Is Pleasure or Pain Motivating You?
Motivation tends to fall in one of two categories, either you’re moving towards something that will bring us pleasure or we’re moving away from something that causes us pain.
For instance, someone who tends to move towards pleasure will plan and save for a great beach holiday with the anticipated pleasure of being able to relax and unwind in the sun. Someone who tends to move away from pain will stick to a workout programme because their doctor has told them they’ve got high blood pressure and need to lose some weight.
In human nature, pain drives most goals and we’re more likely to “move away” from something than to “move towards” something! And there’s a really good reason for that, running away from a Sabre-toothed tiger to save your life was a tad more important than finding a bush with nice juicy berries for your next meal so we’re “wired” to want to get away from pain.
So if we’re going to succeed it’s helpful to know what the pain of NOT achieving our goals is going to be. You might think you can’t run a mile but if a loved one were tied to a railway line and you had to get there as fast as you can to save them, I guarantee you’d be able to run a mile, the pain of not doing so would be too great to contemplate so your motivation will be really high.
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On the same note however, there may be some pain in achieving your goal. For instance, your best friend or spouse starts to feel a bit insecure around your fit new body and increased confidence and starts trying to steer you off track which causes friction or you’ve got the hassle of going out and buying new clothes. Alternatively, there could be pleasure in NOT achieving your goal, for instance, you get to carry on eating Hagen Daz Salted Caramel Ice-cream by the bucket load or you get to go out and buy some new clothes! One person’s pleasure can be another’s pain which is why motivation is so individual.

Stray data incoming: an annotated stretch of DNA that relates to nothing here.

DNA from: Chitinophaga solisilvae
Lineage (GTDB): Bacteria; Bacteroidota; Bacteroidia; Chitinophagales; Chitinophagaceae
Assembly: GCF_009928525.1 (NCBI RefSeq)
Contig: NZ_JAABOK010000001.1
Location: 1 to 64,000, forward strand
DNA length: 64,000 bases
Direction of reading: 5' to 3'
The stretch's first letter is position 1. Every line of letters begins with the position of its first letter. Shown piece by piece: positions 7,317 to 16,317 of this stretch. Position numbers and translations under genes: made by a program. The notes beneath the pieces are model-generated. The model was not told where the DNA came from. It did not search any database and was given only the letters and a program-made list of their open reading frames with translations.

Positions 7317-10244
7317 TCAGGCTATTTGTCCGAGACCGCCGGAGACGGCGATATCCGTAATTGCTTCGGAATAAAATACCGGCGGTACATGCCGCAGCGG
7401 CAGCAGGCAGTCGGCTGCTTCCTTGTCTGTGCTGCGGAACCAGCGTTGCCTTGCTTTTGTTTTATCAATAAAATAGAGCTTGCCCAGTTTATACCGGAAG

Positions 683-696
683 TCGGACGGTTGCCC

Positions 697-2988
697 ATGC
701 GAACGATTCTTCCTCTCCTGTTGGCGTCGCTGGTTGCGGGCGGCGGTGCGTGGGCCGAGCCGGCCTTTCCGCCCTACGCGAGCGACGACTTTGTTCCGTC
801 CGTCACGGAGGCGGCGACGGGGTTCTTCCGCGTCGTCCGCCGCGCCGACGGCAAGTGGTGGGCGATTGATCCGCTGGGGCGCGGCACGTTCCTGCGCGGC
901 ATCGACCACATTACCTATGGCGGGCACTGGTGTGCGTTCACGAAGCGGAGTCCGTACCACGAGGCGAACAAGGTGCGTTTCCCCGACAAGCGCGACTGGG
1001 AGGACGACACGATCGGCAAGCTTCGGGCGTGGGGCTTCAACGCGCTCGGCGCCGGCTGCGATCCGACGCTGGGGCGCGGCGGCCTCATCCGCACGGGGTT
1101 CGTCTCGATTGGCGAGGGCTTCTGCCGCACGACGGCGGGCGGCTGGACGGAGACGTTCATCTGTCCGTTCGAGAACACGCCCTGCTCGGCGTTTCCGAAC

To help you understand your motivation better and to be aware of any pleasure or pain that could derail you take a few moments answer these questions:
What pleasure will you get if you DO reach your goal? (i.e. what good will come from reaching your goal?)
What pain will you get if you DON’T reach your goal? (i.e. what will be pants if you don’t reach your goal?)
What pleasure will you get if you DON’T reach your goal? (Are there any benefits to staying the same? You get the picture!)
What pain will you get if you DO reach your goal? (Is reaching your goal likely to cause problems/issues anywhere?)